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Crowds gather in churches, parks, plazas to remember Dallas officers

In the week since five Dallas area police officers were gunned down, thousands have gathered in churches, parks, plazas, parking lots and a symphony hall to remember the fallen officers, to cry for hope and pray for peace and unity in communities across the country.

On the evening of 7th July, as a march and rally protesting police-related shootings in parts of the country was about to end, a lone sniper targeted police, fatally wounding five officers, and injuring nine other officers and two civilians. After a standoff for several hours with a heavily armed, agitated and wounded gunman holed up in a second-story garage, police detonated an explosive device, killing him.

As the night turned into day, the sunlight on 8th July gave way to images of busted windows, bullet-riddled police vehicles and shattered lives; a request from the police chief for better treatment and respect for those taking the oath “to serve and to protect,” and a resolve from city and faith leaders that neither a “coward” targeting police or others bent on disrupting a city would divide the community.

On 12th July, President Barack Obama, Vice President Joe Biden and former President George W. Bush joined Mayor Mike Rawlings, Police Chief David O. Brown, the families of those officers killed and injured, hundreds of other law enforcement officials, and elected and interfaith leaders at the Morton H. Meyerson Symphony Center to remember the “heroes.”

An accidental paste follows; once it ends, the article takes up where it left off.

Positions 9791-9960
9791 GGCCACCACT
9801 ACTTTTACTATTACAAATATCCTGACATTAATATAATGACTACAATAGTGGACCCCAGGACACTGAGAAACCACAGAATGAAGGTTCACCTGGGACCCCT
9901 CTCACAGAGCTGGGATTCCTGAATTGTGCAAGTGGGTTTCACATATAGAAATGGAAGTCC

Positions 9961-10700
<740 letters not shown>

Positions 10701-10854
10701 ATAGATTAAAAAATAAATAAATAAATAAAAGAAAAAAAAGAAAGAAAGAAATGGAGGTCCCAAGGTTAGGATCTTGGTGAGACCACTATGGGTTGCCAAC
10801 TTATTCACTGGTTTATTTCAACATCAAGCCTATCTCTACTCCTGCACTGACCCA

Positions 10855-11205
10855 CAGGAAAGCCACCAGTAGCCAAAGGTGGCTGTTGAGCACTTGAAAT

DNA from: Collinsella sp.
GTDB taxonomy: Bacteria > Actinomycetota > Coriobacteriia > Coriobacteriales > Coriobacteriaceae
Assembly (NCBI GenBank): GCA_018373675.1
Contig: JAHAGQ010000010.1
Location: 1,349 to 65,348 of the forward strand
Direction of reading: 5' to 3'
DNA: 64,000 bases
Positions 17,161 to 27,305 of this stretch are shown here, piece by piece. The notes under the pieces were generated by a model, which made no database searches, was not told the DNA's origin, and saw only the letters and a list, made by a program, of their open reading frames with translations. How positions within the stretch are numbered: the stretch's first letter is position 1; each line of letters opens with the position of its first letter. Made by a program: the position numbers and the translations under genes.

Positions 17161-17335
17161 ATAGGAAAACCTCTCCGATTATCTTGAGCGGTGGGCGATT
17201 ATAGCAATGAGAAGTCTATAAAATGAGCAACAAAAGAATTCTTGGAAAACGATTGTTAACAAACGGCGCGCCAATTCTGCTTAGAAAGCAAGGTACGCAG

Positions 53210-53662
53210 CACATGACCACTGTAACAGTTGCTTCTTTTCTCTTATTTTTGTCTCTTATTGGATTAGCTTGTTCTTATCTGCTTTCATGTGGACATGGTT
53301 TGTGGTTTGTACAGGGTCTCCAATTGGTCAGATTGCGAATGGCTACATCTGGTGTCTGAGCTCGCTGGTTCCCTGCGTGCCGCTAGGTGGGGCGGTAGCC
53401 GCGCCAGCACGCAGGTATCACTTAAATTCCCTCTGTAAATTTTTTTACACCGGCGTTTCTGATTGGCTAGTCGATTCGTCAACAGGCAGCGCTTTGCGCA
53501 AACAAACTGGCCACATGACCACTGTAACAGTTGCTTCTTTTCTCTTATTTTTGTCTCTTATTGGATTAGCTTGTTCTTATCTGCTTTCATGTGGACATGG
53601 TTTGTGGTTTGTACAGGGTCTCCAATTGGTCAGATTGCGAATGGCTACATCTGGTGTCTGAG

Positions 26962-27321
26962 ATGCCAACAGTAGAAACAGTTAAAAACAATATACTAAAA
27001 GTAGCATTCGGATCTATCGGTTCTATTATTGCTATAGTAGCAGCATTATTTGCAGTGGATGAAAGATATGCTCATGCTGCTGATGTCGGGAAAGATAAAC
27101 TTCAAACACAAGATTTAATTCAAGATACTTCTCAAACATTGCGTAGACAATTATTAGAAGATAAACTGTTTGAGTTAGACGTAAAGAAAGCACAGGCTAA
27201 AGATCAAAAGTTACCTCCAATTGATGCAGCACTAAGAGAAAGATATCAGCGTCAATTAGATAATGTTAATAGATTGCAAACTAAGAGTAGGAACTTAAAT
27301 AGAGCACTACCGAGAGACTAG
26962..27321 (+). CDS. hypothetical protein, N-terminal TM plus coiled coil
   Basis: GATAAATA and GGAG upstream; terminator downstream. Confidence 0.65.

Those heroes were represented in the audience not only by their families, but by five seats, draped in black, with a folded American flag and a policeman’s cap.

Obama, Bush, the mayor and the police chief all spoke about the courage of the five officers and their commitment to protecting lives.

As he has done over the past several days during his European trip, Obama said America was not divided but that many times some Americans do not understand the plight of others, particularly the racial profiling that minorities endure disproportionately at the hands of the community and police officers.

The march through downtown Dallas on 7th July was organised to show support for families of two men killed earlier in the week in officer-related shootings in Louisiana and Minnesota.

He talked about incidents that prompted the rally and shootings in Dallas. On 5th July in Baton Rouge, Louisiana, Alton Sterling, 37, was killed by police during an altercation outside a convenience store after witnesses said that he had a gun. On 6th July, in suburban St Paul, Minnesota, Philando Castile was fatally shot after a traffic stop.